Mr Trump spoke about the scuffles that led to a rally in Chicago being cancelled on Friday, saying it was a "planned attack" by "professionals"
Donald Trump appeared shaken after a protester tried to storm his stage in Ohio a day after he cancelled a rally due to security concerns.
The presidential hopeful's Secret Service detail swarmed around Mr Trump while the protester was detained and escorted from the rally.
Mr Trump then continued, telling the audience: "I was ready for him, but it's much better if the cops do it, don't we agree?"
Authorities have identified the man as Thomas Dimassimo from Fairborn, Ohio. He has been charged with inducing panic and disorderly conduct.
Speaking at a later rally in Kansas City, Mr Trump said Dimassimo had ties to Islamic State, a claim which has not been supported by law enforcement agencies.
Experts who watched a video Mr Trump tweeted as evidence have also called the allegation "utterly farcical".
"Trump's accusations about it being linked to ISIS serve only to underline the totality of his ignorance on this issue," said Charles Lister, a fellow at the Middle East Institute.
Minutes before the Ohio incident, Mr Trump spoke about the scuffles that led to a rally in Chicago being cancelled on Friday, saying it was a "planned attack" by "professionals".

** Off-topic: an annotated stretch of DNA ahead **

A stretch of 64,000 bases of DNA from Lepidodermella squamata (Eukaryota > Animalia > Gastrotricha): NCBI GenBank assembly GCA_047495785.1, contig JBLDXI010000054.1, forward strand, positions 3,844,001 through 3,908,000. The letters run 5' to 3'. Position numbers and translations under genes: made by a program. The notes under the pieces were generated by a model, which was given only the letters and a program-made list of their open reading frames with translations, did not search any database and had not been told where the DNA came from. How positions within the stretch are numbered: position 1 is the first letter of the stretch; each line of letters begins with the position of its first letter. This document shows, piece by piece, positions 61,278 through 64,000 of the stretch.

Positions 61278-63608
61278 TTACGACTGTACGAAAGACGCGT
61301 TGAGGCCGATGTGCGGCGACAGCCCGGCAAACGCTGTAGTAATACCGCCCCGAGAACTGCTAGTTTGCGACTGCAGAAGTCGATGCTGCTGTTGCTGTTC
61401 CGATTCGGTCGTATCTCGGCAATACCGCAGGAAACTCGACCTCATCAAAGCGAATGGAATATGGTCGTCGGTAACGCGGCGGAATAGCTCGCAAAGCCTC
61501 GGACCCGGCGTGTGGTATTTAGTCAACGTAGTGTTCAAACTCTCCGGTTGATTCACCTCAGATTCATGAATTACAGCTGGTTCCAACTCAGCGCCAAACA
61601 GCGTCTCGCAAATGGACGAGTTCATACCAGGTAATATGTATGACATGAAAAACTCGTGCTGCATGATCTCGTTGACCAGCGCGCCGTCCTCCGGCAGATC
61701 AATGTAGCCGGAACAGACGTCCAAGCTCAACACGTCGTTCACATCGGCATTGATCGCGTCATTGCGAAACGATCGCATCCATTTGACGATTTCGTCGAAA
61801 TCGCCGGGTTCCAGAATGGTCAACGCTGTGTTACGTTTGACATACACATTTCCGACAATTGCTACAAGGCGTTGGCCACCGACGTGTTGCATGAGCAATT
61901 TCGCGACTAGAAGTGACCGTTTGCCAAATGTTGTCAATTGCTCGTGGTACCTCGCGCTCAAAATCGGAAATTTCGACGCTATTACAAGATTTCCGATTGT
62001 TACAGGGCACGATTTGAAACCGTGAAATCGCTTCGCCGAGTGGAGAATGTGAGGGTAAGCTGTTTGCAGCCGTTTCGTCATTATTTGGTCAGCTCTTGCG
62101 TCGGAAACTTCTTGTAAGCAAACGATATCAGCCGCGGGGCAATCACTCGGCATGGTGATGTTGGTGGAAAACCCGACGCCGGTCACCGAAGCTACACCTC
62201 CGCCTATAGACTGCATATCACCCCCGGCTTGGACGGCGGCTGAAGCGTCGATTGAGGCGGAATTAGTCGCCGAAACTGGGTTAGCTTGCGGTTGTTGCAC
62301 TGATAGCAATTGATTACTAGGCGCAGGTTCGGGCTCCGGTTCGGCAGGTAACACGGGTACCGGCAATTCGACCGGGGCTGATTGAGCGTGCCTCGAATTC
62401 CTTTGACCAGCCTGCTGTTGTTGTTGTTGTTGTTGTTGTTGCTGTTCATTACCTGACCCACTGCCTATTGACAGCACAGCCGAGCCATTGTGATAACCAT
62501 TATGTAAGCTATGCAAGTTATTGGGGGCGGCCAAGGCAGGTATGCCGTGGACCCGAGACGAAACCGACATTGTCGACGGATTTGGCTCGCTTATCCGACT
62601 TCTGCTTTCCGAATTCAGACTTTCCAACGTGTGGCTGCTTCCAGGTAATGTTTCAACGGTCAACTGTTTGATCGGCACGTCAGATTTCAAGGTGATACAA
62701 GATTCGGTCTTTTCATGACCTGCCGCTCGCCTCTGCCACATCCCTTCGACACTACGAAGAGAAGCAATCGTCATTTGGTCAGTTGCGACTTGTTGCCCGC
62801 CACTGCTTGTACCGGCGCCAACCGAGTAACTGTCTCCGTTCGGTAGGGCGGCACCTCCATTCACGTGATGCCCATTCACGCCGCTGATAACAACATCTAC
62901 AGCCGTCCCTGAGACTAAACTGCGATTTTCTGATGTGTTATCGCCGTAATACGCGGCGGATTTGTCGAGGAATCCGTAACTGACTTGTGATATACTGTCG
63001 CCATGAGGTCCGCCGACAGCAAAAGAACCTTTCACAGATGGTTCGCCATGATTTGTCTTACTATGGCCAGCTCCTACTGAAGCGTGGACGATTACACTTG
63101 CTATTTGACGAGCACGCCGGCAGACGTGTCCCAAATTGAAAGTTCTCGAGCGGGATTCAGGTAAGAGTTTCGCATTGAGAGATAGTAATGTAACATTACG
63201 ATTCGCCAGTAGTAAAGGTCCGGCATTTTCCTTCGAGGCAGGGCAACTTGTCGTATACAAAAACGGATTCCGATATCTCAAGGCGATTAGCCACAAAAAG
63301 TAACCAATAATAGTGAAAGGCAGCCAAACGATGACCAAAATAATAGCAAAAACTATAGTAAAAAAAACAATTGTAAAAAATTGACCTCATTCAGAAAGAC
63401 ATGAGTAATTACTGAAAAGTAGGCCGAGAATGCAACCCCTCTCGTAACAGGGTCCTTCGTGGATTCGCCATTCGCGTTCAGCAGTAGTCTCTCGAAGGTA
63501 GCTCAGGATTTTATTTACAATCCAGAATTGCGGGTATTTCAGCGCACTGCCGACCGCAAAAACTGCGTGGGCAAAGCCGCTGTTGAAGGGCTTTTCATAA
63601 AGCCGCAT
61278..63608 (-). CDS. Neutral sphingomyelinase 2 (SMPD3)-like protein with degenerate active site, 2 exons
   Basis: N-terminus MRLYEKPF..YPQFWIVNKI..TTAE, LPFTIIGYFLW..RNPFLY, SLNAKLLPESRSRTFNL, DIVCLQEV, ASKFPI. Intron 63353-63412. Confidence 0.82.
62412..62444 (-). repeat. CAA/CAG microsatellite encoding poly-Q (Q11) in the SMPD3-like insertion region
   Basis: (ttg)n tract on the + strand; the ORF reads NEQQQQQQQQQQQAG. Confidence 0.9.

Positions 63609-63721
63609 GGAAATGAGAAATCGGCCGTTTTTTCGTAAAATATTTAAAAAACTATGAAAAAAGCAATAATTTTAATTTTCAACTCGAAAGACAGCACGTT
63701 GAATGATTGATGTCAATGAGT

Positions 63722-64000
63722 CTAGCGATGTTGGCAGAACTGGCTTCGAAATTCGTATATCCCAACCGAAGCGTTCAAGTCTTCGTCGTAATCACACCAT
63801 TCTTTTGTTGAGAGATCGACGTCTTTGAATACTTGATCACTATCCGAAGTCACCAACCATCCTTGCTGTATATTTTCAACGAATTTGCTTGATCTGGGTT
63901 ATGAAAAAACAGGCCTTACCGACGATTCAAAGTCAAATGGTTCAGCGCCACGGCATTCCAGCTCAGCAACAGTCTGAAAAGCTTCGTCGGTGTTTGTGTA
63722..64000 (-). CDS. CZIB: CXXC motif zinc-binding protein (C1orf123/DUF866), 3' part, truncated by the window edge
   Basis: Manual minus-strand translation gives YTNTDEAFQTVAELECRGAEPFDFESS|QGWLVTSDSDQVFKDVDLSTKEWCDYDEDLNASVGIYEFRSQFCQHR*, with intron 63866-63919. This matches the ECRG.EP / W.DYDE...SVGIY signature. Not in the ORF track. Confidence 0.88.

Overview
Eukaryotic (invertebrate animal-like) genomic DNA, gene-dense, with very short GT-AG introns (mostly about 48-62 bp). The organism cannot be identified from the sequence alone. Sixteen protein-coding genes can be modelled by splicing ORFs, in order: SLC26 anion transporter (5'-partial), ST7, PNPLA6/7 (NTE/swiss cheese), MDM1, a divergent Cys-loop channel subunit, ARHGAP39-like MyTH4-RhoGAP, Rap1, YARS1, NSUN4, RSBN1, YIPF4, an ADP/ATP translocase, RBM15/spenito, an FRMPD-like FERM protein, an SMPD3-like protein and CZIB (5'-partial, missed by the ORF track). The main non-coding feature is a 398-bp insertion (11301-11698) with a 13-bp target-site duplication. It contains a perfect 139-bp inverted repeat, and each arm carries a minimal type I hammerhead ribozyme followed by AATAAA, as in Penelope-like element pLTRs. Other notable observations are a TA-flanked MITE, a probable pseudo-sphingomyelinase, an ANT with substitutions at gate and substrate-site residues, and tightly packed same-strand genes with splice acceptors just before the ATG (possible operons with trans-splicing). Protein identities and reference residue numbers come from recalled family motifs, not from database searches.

Punches were thrown between supporters of the Republican front runner and protesters. Five arrests were made and two police officers were injured.
Protester Jedidiah Brown, who stormed the stage on Friday, told Sky News that Trump supporters told him to "Go back to Africa".
In announcing the cancellation, the Trump campaign said he met with law enforcement officials after arriving in Chicago.
But Chicago police denied they were consulted and claimed they had the resources to cope.
Superintendent John Escalante said: "The Chicago Police Department had no role, we were not consulted or provided an opinion as to whether or not the event should be cancelled.
"In fact we did assure the Trump campaign that we had more than adequate resources.
In the hours after the cancellation, Mr Trump wrote on Twitter: "The organized group of people, many of them thugs, who shut down our First Amendment rights in Chicago, have totally energized America!"
However, Republican rival Marco Rubio said Mr Trump needed to take responsibility for what was happening at his rallies.
"Forget about the election for a moment," Senator Rubio told a news conference in Florida.
"There's a broader issue in our country and this is what happens when a leading presidential candidate goes around feeding into a narrative of anger and bitterness and frustration."